Then in the early 1970s, one at a time at first, then by the dozens, the antique dealers moved in. They occupied the old buildings where the stores and hotels once had been, and they attracted strangers - people from all over Maryland who, the residents felt, knew and cared nothing about the community.

"It's hard to understand if you live in a small town where you know everybody by name," Brewer said. "All of a sudden I would be walking down the street and there would be people I didn't know, people I had never seen before."

In the past seven years, however, the antique dealers and the old community residents have come to appreciate one another. The dealers took old buildings that had been vacant for years and restored them for their shops. Some were so attracted to the community that they decided to move in.

The new merchants also organized an antique dealers' association, and helped stimulate Bowie officials to pay attention to Huntington, said Scott, who serves as mayor for both Huntington and the newer sections of Bowie.

Now, sidewalks are being put in along Huntington streets, and street-lamps have been installed. In addition, city administrators, under pressure from Huntington residents, have obtained a three-year, $1 million federal grant to restore an old, abandoned school in the town and help refurbish houses in the area, some of which date to the 1860s.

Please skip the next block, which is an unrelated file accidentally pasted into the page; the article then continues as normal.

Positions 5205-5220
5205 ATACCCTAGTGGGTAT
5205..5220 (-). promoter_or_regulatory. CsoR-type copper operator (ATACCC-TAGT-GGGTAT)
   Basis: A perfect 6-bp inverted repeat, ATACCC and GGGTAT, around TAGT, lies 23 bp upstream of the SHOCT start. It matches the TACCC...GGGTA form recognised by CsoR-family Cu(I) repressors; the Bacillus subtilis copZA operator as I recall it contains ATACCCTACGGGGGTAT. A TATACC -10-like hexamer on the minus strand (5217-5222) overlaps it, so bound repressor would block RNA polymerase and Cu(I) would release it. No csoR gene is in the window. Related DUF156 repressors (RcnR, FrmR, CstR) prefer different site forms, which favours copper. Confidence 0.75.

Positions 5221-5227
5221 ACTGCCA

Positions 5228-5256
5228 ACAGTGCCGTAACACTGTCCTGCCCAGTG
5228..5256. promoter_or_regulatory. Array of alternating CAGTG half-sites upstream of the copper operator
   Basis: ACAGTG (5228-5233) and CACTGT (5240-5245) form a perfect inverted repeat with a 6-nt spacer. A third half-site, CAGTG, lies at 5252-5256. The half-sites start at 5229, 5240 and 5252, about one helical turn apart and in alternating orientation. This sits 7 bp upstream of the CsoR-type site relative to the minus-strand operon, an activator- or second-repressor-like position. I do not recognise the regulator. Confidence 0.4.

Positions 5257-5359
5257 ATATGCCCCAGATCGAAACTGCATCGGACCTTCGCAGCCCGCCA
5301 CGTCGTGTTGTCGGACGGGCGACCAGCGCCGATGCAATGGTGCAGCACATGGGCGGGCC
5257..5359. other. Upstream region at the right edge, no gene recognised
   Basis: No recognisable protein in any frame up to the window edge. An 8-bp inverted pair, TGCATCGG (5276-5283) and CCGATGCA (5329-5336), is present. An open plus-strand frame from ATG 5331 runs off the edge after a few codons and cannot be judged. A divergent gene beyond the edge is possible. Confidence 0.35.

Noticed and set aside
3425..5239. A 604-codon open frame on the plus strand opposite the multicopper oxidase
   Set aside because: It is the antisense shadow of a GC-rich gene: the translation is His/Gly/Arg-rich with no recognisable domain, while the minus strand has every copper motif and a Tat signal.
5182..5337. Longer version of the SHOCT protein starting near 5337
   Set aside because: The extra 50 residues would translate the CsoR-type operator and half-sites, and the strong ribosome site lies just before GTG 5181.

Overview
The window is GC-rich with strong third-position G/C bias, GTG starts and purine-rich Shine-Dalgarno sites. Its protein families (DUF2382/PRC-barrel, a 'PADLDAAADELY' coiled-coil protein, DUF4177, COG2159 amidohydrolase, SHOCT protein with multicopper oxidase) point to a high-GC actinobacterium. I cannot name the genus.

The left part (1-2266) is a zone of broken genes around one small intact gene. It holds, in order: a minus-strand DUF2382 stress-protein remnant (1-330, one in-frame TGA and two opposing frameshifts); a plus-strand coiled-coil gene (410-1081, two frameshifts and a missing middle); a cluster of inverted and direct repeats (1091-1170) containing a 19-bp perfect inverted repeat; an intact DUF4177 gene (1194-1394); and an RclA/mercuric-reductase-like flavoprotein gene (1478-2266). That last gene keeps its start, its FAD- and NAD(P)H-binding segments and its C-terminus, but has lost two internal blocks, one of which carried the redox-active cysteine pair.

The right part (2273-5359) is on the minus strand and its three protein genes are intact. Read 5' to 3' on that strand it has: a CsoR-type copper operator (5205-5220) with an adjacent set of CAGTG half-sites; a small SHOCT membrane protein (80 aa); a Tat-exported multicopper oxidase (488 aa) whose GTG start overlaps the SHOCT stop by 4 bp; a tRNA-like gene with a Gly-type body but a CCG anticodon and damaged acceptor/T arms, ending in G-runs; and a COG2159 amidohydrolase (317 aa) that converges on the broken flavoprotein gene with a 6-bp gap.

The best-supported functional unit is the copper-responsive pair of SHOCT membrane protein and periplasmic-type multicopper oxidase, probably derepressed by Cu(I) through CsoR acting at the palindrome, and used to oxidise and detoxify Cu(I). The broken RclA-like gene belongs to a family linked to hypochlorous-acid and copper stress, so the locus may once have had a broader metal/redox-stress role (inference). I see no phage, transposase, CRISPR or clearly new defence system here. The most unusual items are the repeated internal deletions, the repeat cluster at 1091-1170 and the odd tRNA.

"The dealers are concerned about the town, and they've brought us some recognition," says Tom Stuart. "That's why we're finally getting sidewalks in here."

The Stuarts formerly lived in Bowie, but moved into Huntington four years ago, attracted by the town's atmosphere and "the super people."

A grocery store, they decided, was just what the community needed. "Elderly people in this town used to have to walk or ride five miles to get to shop," Tom Stuart said. "It's been 10 years since there was a store that served Huntington.

So far, the Stuarts say, the store has been succeeding, and they hope that business will become even better if the town continues its economic improvement.

But with their fortunes depending on the fortunes of Huntington, the Stuarts are dismayed by the fires. "I wish to hell they'd find out who it is," says Tom. "The community is very angry, and they're getting hurt by it. The people who owned [the recently destroyed shops] had no insurance. They had good businesses going, and now they're lost."

Residents in Bowie are desperate for a way to stop the burning. Muller's home protection association, with several hundred members, is considering establishing a 24-hour volunteer vigilante service.

For Brewer, the fires are symptomatic of problems that may not go away soon.

"It isn't just Bowie," she said. "It's like this everywhere, now. All towns are going to have these problems. A lot of people many think they know the answers to these things," Brewer said, "but they don't. Because there may not be any."